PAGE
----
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Some unstructured thoughts on Digital Revolution and the current Refugee Crisis.

  1. Digital technologies are overlaying traditional culture with a global information network. Smartphones and Network access spread fast and wide. Flow of information is limited by language only, not by country borders.
  2. Members of local traditional communities turn into participants in a global infrastructure. This comes in a single step, short-cutting intermediate phases (the age of land lines etc.). At best, they are turned into active participants in a global economy.
  3. Traditional, conservative, segregative values co-exist with the availability of high-tech communication. It would be an illusion to believe that traditional values cease to exist with the availability of more information. Instead, the new information will be understood and utilized in the framework of existing cultural biases.
  4. Young people in troubled regions live in two worlds at once: a local miserable life, dominated by strong segregative values, and – simultaneously – apparent global availability of options, wealth, freedom.
  5. cellWe see the advent of a new social group: Third-world digital natives.
    [Note: The term “digital native” does not mean high competence in use and development of software, but growing up in a world in which the presence of Web and digital devices is a fact of life and taken for granted; naturally making use of all the things you can do with them.]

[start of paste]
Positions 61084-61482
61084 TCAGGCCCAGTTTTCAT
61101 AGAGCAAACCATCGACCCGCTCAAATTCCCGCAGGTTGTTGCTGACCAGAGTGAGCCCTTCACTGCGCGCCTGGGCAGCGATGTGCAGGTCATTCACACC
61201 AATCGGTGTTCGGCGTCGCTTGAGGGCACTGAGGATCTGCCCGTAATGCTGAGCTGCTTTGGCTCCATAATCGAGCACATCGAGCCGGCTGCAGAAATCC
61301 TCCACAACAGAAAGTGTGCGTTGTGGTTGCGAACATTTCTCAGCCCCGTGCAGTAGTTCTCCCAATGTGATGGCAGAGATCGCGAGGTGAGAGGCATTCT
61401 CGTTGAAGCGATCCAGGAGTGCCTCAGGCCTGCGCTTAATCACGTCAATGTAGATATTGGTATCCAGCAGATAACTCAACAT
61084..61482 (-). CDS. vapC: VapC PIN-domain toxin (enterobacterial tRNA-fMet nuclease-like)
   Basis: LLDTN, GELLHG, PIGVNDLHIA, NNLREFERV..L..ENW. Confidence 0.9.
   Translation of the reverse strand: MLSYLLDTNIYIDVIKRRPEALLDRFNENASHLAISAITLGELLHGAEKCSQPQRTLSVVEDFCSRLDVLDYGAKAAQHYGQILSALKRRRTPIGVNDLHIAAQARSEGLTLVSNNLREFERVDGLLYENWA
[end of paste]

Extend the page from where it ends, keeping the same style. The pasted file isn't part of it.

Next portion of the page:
6. The new third-world digital natives are highly mobile; they understand there is life beyond their borders. Their decision to migrate is an individual one. By starting to move they don’t follow orders.
  7. Information about the chances and risks of migration, travel routes, tips and tricks on how to handle obstacles, how to treat (and cheat) foreign authorities, is readily available to the new third-world digital natives. Foreign law is not perceived as moral authority but as obstacle to deal with. Breaking foreign law is not a matter of feeling guilty, but an act of civil disobedience, by which the risk will be calculated.
  8. Social media are also used to recruit people. In particular by appealing to traditional values (or some perversion thereof), some digital-native emigrants, feeling culturally displaced, can be pulled via digital channels to join radical traditionalist movements.
  9. It takes more than some videos and messages to make people migrate. But if some local dire situation arises (war, repression, famine), determination and willingness will grow to travel all around the globe to find a better life.

Attempted conclusion: The number of digital natives willing to take risks and migrate from war, disaster and poverty will grow substantially and for a long time. Informationally, they are part of the digital age, culturally they are not part of the western life style. It is unlikely that fence-building will effectively stop them. And they bring their culture with them. Culturally, it may take a generation for them to adapt.